Now that you can purchase future compute power on its intercontinental cloud, Amazon is pitching the sky-high operation as a safe haven for anyone worried that their earthbound data center may soon be hit by a falling meteor. Last week, Amazon introduced "reserved instances" on its Elastic Compute Cloud (EC2, for short), letting …
They claim they will reserve capacity that you're not paying for?
Something doesn't work there. If enough people pay a one-off upfront fee for 'reserved instances' that tie up Amazon resources with no revenue coming in then it's hard to see how that works financially.
Which makes you think that they're being economical with the truth somewhere. It has the ring of a 'something for nothing' argument.
"All of which begs the question: Just how much capacity is up there on that cloud? But as usual, Amazon is mum."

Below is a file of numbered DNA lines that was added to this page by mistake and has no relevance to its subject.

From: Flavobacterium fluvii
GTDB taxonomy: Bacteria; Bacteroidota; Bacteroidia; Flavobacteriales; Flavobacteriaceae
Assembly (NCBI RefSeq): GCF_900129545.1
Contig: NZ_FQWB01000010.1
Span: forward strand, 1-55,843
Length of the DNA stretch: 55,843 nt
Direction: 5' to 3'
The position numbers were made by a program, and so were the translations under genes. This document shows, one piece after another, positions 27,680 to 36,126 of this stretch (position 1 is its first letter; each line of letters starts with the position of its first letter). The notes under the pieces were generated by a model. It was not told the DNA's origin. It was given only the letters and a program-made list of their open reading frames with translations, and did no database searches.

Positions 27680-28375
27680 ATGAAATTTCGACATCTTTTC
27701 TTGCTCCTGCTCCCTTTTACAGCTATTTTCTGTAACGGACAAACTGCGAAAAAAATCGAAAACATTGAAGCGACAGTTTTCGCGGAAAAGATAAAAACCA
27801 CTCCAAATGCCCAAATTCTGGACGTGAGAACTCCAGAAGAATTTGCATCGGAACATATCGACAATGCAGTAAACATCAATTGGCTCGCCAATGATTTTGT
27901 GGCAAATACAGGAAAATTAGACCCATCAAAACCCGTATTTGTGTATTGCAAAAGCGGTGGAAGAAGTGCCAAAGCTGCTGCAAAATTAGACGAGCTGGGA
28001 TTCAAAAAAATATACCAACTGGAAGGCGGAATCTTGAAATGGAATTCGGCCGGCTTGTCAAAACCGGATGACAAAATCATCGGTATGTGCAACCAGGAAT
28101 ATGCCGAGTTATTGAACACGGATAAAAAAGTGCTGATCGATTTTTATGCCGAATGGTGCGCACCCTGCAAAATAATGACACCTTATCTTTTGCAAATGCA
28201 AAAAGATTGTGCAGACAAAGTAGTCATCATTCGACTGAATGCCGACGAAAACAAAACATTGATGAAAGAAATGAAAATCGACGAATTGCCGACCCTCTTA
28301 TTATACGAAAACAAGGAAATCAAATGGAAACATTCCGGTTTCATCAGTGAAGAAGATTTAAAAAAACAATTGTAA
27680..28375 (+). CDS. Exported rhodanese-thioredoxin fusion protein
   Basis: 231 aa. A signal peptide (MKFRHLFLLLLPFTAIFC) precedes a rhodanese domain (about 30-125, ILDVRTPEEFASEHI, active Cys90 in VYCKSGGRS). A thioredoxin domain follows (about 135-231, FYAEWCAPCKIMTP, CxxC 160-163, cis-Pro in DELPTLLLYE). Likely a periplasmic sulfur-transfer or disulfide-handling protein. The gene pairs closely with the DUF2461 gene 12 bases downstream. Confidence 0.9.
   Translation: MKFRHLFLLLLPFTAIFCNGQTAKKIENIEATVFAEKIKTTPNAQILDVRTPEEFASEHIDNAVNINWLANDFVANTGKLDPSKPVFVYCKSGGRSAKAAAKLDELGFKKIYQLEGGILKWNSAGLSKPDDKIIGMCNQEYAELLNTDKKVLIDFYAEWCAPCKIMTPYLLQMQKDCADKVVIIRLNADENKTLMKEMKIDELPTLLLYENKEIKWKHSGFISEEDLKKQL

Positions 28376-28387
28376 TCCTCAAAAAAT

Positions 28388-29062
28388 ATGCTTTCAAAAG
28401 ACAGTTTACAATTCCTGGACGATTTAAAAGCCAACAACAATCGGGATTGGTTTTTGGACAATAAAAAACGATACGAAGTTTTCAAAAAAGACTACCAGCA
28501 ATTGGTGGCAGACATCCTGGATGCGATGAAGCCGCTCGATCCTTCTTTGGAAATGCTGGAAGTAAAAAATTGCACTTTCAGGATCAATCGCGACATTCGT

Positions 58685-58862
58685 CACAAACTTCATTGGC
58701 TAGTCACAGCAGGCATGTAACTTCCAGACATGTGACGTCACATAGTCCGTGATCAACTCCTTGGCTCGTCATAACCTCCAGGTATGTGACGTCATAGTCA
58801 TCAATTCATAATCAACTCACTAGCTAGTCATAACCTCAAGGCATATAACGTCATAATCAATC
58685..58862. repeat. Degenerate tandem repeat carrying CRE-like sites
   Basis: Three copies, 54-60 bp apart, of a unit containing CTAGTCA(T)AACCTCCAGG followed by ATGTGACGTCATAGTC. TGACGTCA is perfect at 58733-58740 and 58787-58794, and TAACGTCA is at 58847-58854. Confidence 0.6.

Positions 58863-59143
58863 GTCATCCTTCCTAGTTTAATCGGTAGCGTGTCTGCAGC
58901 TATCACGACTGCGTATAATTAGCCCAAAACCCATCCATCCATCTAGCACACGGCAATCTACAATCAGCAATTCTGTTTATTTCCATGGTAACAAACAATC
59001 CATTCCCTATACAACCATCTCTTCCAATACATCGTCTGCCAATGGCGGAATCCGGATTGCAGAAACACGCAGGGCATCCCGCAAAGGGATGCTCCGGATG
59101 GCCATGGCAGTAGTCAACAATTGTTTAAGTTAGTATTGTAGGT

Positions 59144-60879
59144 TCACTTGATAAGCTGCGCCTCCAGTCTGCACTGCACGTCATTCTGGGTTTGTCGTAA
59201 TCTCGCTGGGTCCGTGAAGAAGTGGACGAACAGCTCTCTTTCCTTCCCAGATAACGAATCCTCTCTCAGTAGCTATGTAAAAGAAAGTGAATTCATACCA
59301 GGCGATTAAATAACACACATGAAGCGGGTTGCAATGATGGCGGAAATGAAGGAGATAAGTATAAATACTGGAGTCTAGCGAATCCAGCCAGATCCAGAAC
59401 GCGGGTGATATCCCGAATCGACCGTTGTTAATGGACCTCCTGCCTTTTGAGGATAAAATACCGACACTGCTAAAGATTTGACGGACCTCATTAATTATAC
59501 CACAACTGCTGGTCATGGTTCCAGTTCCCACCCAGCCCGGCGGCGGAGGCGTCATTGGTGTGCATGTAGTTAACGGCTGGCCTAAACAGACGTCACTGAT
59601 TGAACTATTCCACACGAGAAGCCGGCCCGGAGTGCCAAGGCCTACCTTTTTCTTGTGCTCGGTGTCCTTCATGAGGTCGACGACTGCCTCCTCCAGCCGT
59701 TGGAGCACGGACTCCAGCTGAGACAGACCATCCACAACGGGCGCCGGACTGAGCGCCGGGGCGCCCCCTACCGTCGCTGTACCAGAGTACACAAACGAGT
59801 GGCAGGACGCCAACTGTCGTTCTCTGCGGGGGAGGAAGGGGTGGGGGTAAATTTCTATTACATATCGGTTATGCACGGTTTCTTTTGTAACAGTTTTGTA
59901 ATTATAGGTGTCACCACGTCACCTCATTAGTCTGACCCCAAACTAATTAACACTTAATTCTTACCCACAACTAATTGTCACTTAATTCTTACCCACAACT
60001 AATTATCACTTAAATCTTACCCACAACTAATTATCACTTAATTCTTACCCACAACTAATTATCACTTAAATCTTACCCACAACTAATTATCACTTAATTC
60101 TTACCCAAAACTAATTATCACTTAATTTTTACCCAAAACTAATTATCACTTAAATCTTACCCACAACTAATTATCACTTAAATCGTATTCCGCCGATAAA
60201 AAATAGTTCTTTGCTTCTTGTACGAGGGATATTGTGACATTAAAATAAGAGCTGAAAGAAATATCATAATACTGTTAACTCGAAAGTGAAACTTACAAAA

My clients know EXACTLY what kind of capacity they have.
This new variation of centralized computing called "Cloud" is a non-starter.
They could sell time/cycles in the reserved instances, at a cheap rate on the condition that the user accepted a random service drop out followed by a slow reestablishment on a lower tier service somewhere else. Many non critical but CPU-heavy modeling application users would accept a short halt followed by reestablishment at a lower priority if this was reflected in the lower cost of the service. If you've waited all week for your global warming climate model to produce its predictions, you wouldn't mind waiting until Monday morning for it to complete, especially if it's Friday lunchtime.
Four dimensional computing!
Amazon have finally realised my dream of selling the future run-time of their computers - you'll know in advance when the machine breaks or is taken down for maintenance because the program won't work when you schedule it for those time periods!
Of course you'll never be able to turn it off... even when you have used all of its future time and have to buy another one...
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